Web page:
Working on the Best Side of the Books Business

When I was twenty-two years old, I moved to Paris.  I craved the flexibility of an unstructured, lawless life, governed by creativity and self: the freedom to write or drink wine late into the hours of the night without some arbitrary wake-up call the next morning. Without someone telling me what to do, just because others were so keen to live this way.

Writers, in my both my personal and professional experience, are often as self-conscious, despairingly so, as they are ambitious. Because they are driven by the vocation of writing — in its original sense, a calling — they are capable of the longest hours, the most maniacal and solitary confinement required of the craft.

This penchant for maniacal focus, and also for personal freedom, makes writers a lot like entrepreneurs.

I left France for the simple reason that in New York, unlike Paris, you can hang a shingle on your door, and with a little luck, carve a business from out of a passion — in my case, a passion for authors and literature, a passion I could only understand because I felt it at my own core, years ago.

As I close my office for the holiday season, I look happily back at the first year as a new company, trying to do something very different for writers, as a marketing person and tech enthusiast who also gets the very personal and particular business of authors, not as robotic producers of content, even as I believe the more “robotic” technology offerings out there will be needed to promote the work of any author, at any stage of recognition. I very much believe every work is important and every marketing campaign should be carefully tailored accordingly.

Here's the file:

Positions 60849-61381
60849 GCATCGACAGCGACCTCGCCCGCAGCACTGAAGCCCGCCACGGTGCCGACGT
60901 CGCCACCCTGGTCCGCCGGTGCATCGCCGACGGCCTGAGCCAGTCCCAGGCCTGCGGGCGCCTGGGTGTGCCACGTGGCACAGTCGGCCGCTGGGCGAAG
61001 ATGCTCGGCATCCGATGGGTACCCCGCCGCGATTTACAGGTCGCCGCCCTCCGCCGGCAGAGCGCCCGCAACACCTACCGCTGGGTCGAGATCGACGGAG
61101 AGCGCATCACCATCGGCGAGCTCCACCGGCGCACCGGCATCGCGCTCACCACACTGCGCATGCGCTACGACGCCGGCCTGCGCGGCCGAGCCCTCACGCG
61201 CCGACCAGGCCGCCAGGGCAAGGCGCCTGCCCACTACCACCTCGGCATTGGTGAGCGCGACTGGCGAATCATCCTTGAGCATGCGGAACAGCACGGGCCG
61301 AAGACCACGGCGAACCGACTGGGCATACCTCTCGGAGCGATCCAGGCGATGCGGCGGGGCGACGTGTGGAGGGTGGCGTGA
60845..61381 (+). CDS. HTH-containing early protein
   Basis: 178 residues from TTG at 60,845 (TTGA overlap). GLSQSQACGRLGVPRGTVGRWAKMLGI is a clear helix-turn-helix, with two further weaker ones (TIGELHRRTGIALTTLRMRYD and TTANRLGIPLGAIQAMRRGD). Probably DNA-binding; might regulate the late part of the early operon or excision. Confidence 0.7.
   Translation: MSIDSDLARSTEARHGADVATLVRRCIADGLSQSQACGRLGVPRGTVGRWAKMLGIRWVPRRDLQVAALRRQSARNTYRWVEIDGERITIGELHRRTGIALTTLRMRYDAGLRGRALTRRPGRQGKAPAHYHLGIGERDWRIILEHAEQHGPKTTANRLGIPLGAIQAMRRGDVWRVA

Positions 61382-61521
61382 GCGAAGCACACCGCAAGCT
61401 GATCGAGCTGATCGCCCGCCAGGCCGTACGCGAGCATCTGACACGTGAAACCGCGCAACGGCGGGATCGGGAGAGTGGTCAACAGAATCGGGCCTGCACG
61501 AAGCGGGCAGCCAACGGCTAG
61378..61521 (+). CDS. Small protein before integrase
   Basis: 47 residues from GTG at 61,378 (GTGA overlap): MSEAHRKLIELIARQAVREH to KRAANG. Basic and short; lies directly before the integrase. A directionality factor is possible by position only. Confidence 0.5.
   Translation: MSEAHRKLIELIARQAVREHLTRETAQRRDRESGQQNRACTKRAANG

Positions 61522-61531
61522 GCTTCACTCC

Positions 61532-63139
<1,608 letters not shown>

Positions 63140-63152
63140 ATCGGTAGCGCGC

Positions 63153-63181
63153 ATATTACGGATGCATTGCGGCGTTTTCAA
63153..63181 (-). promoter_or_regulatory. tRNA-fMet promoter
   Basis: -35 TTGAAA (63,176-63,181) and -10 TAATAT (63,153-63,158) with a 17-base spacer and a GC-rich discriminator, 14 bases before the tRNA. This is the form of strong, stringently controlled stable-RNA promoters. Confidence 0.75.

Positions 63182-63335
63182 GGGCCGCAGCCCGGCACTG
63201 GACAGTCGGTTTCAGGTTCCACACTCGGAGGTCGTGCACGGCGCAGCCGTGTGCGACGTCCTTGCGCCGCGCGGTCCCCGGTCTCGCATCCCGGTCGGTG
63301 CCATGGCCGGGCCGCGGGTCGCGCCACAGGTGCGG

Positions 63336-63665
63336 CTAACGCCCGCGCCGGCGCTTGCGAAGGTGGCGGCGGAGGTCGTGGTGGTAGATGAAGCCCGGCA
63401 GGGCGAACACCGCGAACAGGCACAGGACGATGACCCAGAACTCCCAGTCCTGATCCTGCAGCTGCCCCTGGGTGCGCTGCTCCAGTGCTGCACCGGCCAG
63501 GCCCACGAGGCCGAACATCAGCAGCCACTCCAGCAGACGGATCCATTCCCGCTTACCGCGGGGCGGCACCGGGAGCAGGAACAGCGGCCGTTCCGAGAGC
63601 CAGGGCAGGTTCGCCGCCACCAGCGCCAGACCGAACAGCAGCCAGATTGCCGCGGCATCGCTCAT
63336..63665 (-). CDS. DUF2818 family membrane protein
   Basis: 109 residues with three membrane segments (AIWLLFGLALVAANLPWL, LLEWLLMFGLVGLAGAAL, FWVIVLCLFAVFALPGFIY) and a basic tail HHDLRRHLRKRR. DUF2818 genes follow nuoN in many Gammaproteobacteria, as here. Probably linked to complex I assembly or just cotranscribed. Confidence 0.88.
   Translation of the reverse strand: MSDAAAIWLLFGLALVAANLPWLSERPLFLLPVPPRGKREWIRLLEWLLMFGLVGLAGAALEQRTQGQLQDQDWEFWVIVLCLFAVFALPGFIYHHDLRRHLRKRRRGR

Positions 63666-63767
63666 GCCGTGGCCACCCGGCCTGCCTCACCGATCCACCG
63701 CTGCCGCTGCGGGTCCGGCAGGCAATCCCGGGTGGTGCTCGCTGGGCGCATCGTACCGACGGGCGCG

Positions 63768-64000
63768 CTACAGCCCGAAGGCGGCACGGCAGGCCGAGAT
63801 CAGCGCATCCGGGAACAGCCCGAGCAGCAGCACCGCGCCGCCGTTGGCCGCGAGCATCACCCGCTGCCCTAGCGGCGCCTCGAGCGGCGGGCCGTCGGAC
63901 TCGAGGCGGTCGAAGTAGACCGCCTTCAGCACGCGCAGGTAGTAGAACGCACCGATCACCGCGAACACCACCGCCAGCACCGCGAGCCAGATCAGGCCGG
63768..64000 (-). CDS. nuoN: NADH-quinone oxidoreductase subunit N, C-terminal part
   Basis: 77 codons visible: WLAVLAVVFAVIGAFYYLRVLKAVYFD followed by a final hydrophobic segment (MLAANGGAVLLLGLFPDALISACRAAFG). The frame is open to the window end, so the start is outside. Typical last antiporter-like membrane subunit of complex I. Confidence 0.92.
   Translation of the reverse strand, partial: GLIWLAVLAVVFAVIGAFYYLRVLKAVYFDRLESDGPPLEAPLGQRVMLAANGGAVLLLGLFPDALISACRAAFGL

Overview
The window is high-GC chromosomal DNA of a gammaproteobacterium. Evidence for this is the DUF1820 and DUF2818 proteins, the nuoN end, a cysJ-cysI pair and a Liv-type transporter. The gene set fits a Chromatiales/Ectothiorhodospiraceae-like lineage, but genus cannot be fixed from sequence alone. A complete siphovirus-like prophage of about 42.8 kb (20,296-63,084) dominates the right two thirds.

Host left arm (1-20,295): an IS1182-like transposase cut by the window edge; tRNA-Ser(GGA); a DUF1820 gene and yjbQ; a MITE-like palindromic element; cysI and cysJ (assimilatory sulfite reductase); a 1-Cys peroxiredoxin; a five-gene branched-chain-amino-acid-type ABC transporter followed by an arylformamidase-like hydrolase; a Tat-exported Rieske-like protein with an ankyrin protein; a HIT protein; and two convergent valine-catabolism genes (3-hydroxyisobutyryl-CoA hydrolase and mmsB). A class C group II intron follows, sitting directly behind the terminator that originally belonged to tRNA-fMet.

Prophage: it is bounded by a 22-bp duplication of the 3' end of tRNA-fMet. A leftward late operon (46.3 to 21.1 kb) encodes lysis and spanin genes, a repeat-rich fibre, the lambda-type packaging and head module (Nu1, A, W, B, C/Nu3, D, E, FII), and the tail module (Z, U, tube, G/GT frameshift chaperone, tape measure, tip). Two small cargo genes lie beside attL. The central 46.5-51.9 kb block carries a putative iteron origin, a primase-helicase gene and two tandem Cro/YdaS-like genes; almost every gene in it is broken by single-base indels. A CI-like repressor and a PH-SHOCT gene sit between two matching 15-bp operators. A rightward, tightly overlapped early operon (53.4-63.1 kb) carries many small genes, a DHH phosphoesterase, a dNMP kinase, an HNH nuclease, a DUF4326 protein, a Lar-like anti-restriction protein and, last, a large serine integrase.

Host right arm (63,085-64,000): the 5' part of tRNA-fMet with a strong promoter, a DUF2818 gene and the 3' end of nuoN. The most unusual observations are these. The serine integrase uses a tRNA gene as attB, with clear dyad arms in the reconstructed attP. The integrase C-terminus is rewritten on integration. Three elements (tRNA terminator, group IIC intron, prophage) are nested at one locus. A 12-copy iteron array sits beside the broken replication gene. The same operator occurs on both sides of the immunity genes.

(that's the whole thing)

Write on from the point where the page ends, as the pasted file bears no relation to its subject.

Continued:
This week alone, I’m amazed at the successes large and small, but certainly frequent, of my authors, and am particularly proud of those who, new to social media, have really become knowledgeable and dominant in it. Sonia Taitz, a new Twitter guru, received a recent rave review in Sunday’s New York Times. For a book published by a small press, this was a coup that proved In the King’s Arms as the little novel that could. And another novelist, Douglas Kennedy’s has established an incredible new blog, currently featuring a short story on Vegas written for French Vogue. (I love this piece, by the way. I wish more of my French friends knew about Vegas–more than say, Chicago.) On Douglas’ blog, you can read the most literary and thought-provoking essays for free from a bestselling author, because…didn’t the best of writers think their work should live in the public domain? (Imagine if Tolstoy took to blogging.)

I think about what this coming year will mean to two of my talented and lovely debut authors, Susan Weissman and Dr. Jennifer Baumgartner, whose first books publish this March.  How many hours between the moment we lift the pen to the moment we receive our first publishing contract? From the moment we see that first Huffington Post feature or New York Times Review?

I see 2012 as a year where only more options will emerge for the visibility of books. Whether someone steps to the plate to decide the future of publishing, or whether authors decide it for themselves, there’s alot, on this side of the books business, to look forward to.

As one of my authors is fond of saying: Onwards.


Rajeev Peshawaria


"Rajeev Peshawaria's counterintuitive new book details an "open source" management system geared to today's unique pressures and opportunities. Unlike so many leadership books, which traffic in platitudes and obvious insights, Peshwaria provokes readers into seeing a big picture most might have missed. OPEN SOURCE LEADERSHIP will help anyone in any organization trying to surf the tumultuous waves of the 21st century business.” — Daniel H. Pink, author of DRIVE and TO SELL IS HUMAN